By Andrew Nusca
Posting in Energy
Americans could save a collective $120 billion if they ditched fluorescent and incandescent lights for those using light-emitting diode, or LED, technology, according to a new report.
A recent U.S. Department of Energy report on LEDs reveals that the widespread adoption of the technology over the next 20 years could save 1,488 terawatt-hours of electricity, which at today's (declining) prices, is worth roughly $120 billion.
To put it in perspective: in our connected, power-hungry age, the energy savings of solid-state lighting is the equivalent of 24 new power plants.
Or for the environmentalists out there: the savings would reduce greenhouse gas emissions by 246 million metric tons of carbon.
According to the report, approximately 7 percent of electricity use in the United States is the result of lighting in homes and businesses, a figure significantly less than years past thanks to the transition from incandescent to flourescent lights.
Here's an excerpt from the report (.pdf):
Solid-state lighting (SSL) has the potential to revolutionize the lighting market through the introduction of highly energy-efficient, longer-lasting, versatile light sources, including high-quality white light. Previously relegated to colored-light applications such as traffic signals and exit signs, SSL products are now successfully competing with conventional technologies including incandescent and fluorescent lamps in general illumination applications. [...]
SSL technology continues to advance at a rapid pace, with improvements being achieved in efficacy, light quality, and operating life. In addition, manufacturing improvements and market competition are putting downward pressure on retail prices, benefiting consumers. As industry and government investment continues to improve the performance and reduce the costs associated with this technology, SSL will become more competitive with conventional light sources and can be expected to capture increasing shares of the general illumination market.
Of course, it all starts with regulatory actions by the federal government, driving inefficient products out of the market.
Once SSL technology hits that magic point of parity with what's already on the market -- from initial price and operating cost to maintenance over the lifetime of the product -- the savings will start to roll in.
Mar 17, 2010
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Yes, we agree LED will have a bright future too, believe we will reduce the cost soon that available for home use. http://www.fosintl.com/
LED lights are now being used on aircraft to replace traditional filament-based lights, mainly because of their low power requirements and longevity. If they're bright enough for aircraft, eventually they will be bright enough for your home.
...that the eco-zealots in states like California tax flat panel TVs, computer monitors and laptops because they've got mercury in them, but then mandate the purchase of CFLBs.
Right on Mr. McGrew. . . and there are also other technologies in development that could avoide the mecury bearing CFL's (what the hell were they thinking) that people say "well it's only a little bit"
Government regulation really does not help, what helps is money and availability! If LED bulbs are available and cost what CFLBs do they will win the day. As it is now, I have only seen them as very expensive and only on the web! All the govm'nt regs in the world won't make them be sold!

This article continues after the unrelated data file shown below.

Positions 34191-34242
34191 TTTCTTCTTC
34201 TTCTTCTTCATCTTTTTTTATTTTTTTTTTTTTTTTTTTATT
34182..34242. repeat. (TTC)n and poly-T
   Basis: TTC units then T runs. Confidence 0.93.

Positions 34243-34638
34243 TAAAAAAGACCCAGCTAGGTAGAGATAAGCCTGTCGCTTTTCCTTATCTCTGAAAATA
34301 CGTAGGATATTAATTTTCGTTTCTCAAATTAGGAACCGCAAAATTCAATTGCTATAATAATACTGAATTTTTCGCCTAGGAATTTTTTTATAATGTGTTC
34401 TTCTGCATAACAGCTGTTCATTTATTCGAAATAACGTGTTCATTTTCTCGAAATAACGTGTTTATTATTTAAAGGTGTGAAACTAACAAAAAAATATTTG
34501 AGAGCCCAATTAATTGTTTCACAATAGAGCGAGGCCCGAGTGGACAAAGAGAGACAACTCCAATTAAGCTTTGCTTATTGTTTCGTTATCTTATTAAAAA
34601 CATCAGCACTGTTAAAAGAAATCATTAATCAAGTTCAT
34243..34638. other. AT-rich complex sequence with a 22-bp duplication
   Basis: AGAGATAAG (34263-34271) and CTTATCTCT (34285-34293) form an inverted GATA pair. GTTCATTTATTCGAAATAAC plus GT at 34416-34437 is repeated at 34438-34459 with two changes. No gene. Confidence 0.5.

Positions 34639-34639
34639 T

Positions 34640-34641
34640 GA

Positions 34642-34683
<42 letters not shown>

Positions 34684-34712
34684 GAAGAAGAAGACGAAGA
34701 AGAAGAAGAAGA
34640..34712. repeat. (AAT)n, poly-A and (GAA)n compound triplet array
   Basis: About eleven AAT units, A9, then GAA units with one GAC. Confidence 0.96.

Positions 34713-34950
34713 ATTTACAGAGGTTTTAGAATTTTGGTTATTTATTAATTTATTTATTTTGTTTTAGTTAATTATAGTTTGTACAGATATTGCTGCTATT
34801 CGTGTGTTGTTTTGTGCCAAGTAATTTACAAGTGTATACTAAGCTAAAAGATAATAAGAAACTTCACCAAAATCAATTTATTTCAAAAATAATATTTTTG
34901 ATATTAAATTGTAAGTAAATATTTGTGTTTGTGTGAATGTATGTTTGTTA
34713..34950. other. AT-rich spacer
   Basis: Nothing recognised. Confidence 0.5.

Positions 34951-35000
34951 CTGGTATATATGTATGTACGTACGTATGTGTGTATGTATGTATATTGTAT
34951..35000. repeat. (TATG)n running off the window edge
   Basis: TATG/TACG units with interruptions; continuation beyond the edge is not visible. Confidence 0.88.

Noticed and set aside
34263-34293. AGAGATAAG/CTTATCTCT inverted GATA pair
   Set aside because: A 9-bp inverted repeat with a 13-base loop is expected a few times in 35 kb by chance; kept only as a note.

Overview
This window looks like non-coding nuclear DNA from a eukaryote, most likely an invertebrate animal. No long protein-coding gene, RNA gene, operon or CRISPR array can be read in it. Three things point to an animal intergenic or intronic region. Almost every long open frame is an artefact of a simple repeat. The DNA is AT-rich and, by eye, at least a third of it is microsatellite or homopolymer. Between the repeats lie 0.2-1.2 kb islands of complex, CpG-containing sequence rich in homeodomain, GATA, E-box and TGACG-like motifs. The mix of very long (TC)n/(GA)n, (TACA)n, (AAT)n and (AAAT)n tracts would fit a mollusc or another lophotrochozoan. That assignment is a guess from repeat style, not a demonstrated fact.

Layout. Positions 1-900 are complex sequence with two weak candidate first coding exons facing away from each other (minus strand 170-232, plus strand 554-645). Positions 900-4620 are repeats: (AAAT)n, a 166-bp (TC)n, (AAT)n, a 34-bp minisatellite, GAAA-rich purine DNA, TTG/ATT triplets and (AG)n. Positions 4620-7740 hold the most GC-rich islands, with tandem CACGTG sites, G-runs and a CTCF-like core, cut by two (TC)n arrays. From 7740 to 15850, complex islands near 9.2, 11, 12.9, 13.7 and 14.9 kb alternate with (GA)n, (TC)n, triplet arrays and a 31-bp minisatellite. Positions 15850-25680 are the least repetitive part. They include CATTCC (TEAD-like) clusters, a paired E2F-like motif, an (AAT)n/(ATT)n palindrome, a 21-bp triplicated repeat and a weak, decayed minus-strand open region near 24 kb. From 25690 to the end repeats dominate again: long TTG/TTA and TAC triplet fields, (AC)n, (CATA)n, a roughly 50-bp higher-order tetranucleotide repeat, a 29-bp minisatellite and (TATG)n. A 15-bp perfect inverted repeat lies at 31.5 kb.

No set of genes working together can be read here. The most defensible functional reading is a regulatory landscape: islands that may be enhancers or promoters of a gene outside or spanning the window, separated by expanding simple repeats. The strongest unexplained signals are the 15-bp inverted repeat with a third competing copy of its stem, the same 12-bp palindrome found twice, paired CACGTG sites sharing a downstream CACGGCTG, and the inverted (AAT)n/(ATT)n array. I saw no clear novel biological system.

...that it is government regulation that has been forcing technologically inferior CFLBs on us. Soon we'll be filling our landfills with mercury-laden CFLBs as we will be required to replace those with LEDs. Perhaps we can encase them in all those lame low-flow toilets that took 2 or 3 flushes to work that they forced us to buy.
Government regulator action can have either a positive or negative effect. It is very difficult to know a head of time and is often influence by lobbyists or special interest groups. It is much more effective (even form the metrics of carbon emission if you like, although not a very good one) to have the market place determine by the free vote of the consumer which technology is work utilizing. Government assistance can come in the form of grants, tax rebates, patent protections etc. for the inventors or industries without discrimination against any. To some degree this exits today but can be more easily improved since it does not favour any one actor and since there is no need for the government to know which will succeed or should succeed a head of time, removes government form making such risky future predictions.
Andrew, I guess you will approve government regulations on what particular foods you are personally allowed to eat and when you are allowed to eat them and how much. Of course this is to reduce carbon emissions in the production of food. Just imagine how this government control in your life would benefit me and others. I'm sure YOU wont mind the intrusion and control. Think of it a more efficient way to personal health care by mother government in the 2.0 war is peace world.
Just to clarify: most renewable and alternative energy shifts in the U.S. have been the result of regulatory action by state and federal government -- not by people's preferences.
Again all comments are just titles, where are the actual comments? "Of course, it all starts with regulatory actions by the federal government, driving inefficient products out of the market." Why is everyone in favor of Federal regulations to achieve something? If the price is right for what one gets, then the consumer will jump on the bandwagon without being FORCED to. We have too much regulation already for no good reason.
How many government employees, with awsome pay, incredible pensions, unequaled health insurance, and total job security, does it take to screw in a light bulb...